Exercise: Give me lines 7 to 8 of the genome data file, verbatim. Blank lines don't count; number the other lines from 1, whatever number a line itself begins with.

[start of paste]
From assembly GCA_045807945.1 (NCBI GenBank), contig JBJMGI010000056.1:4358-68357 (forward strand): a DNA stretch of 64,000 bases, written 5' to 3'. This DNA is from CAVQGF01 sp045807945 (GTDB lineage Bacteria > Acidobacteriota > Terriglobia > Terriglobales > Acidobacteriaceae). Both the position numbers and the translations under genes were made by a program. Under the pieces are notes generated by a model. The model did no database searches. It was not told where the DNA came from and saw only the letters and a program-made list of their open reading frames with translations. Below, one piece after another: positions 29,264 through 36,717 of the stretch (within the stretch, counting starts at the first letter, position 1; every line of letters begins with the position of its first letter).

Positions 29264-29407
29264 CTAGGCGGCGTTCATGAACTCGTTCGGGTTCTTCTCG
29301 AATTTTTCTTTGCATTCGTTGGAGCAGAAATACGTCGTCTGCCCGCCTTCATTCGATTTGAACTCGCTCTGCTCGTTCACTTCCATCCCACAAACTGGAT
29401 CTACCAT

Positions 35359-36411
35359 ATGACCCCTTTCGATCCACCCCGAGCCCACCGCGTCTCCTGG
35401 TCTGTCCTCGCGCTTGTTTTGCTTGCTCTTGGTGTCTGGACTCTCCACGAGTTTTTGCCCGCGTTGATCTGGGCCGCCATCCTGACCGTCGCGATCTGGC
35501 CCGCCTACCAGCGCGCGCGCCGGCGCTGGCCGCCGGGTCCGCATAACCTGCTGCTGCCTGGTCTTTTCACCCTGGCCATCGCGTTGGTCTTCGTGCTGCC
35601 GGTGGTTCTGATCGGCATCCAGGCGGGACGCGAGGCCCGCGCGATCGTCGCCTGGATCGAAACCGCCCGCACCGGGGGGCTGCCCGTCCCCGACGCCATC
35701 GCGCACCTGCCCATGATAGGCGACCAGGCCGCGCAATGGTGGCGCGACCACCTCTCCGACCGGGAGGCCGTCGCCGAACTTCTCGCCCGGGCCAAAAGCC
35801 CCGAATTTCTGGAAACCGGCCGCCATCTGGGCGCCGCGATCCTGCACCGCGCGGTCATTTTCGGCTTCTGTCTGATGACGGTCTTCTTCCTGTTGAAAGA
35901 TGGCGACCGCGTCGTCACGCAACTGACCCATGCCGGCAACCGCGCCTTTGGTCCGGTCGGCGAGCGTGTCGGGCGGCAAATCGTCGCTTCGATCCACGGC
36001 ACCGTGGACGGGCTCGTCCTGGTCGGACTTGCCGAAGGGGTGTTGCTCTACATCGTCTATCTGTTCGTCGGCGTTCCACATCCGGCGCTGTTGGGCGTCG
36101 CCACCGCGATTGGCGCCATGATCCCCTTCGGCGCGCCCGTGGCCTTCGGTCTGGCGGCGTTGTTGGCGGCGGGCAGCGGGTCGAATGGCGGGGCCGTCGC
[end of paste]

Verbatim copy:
35359 ATGACCCCTTTCGATCCACCCCGAGCCCACCGCGTCTCCTGG
35401 TCTGTCCTCGCGCTTGTTTTGCTTGCTCTTGGTGTCTGGACTCTCCACGAGTTTTTGCCCGCGTTGATCTGGGCCGCCATCCTGACCGTCGCGATCTGGC